A party may not rely on "mere speculation or conjecture as to the true nature of the facts to overcome a motion for summary judgment". Knight v. U.S. Fire Insurance Co., 804 F.2d 9, 11 (2d Cir. 1986).

Nor are judges any longer required to submit a question to a jury merely because some evidence has been introduced by the party having the burden of proof, unless the evidence be of such a character that it would warrant the jury in finding a verdict in favor of that party. Formerly it was held that if there was what is called a scintilla of evidence in support of a case the judge was bound to leave it to the jury, but recent decisions of high authority have established a more reasonable rule, that in every case, before the evidence is left to the jury, there is a preliminary question for the judge, not whether there is literally no evidence, but whether there is any upon which a jury could properly proceed to find a verdict for the party producing it, upon whom the onus of proof is imposed.

Anderson v. Liberty Lobby lnc., 477 U.S. 242, 251, 106 S.Ct. 2505, 91 L.Ed.2d 202 (1986) (internal citations omitted).

The possibility that a material issue of fact may exist does not suffice to defeat the motion; upon being confronted with a motion for summary judgment the party opposing it must set forth arguments or facts to indicate that a genuine issue not merely one that is colorable of material fact is present.

Gibson v. American Broadcasting Companies, 892 F.2d 1128, 1132 (2d Cir. 1989).


This circuit recognizes the equitable defense of laches to prevent defendants from being unfairly prejudiced when plaintiffs inexcusably delay in taking action. "Defendant's proof in its laches defense must show that plaintiff had knowledge of defendant's use of its marks, that plaintiff inexcusably delayed in taking action with respect thereto, and that defendant will be prejudiced by permitting plaintiff inequitably to assert its rights at this time." Saratoga Vichy Spring Co. v. Lehman, 625 F.2d 1037, 1040 (2nd Cir. 1980) (internal citations omitted). "This defense is available against both Lanham Act claims and New York state law claims of trademark infringement and unfair competition to) bar both injunctive relief and damages" Harley-Davidson, Inc. v. O'Connell, 13 F. Supp.2d 271, 279 (N.D.N.Y. 1998).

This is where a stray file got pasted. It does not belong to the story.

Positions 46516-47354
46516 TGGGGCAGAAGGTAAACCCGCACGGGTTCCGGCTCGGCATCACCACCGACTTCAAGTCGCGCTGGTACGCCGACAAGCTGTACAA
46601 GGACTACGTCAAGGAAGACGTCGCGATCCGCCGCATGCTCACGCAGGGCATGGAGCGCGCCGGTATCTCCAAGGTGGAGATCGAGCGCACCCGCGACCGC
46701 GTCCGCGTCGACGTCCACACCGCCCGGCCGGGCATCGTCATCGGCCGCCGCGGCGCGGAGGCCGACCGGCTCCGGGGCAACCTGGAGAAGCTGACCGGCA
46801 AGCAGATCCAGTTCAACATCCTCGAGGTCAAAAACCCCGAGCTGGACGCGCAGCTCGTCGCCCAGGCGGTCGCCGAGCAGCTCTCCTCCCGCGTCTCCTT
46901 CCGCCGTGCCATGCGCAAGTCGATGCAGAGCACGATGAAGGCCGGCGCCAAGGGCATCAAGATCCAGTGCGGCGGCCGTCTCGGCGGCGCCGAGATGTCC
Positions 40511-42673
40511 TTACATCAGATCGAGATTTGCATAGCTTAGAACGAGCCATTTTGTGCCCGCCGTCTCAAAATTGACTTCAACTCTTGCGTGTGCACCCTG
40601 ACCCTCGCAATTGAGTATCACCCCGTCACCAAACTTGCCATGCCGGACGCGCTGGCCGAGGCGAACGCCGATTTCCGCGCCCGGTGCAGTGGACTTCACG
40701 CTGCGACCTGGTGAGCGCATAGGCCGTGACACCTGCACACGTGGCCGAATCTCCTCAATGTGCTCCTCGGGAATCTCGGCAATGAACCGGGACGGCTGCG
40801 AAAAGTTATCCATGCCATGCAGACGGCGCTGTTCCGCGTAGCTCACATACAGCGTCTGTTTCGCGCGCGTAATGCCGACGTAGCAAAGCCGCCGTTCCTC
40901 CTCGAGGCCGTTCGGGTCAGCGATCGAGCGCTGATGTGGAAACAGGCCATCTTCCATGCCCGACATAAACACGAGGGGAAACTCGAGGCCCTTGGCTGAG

Plaintiff filed the complaint in this case in June of 1998. It is undisputed that HTL's dispenser syringes had been introduced into the United States market by 1990. It is also undisputed that Eppendorf possessed actual knowledge of this foray into the United States market at least as early as 1990. As early as June of 1991 an internal Eppendorf memorandum documents Eppendorf's awareness that HTL's dispenser syringes were being sold in competition with Eppendorfs own product in the United States.

In 1992 Eppendorf and HTL entered into negotiations to explore the possibility of developing a joint venture to manufacture dispenser syringes. This project never came to fruition and negotiations were abandoned by early 1995. in 1996 HTL brought suit against Eppendorf in Germany alleging breach of the joint venture agreement. The complaint was dismissed at the trial court level in 1998 and HTL filed an appeal.

Plaintiff delayed eight years from the time it actually knew that HTL dispenser syringes were being sold in the United States until it brought the present legal action. "The Lanham Act does not provide a specific statute of limitations In the absence of such a specific statute, ao analogous statute of limitations may be applied." Fourth Toro Family Limited Partnership v. PV Bakery, lnc., 88 F. Supp.2d 188, 195 (S.D.N.Y. 2000).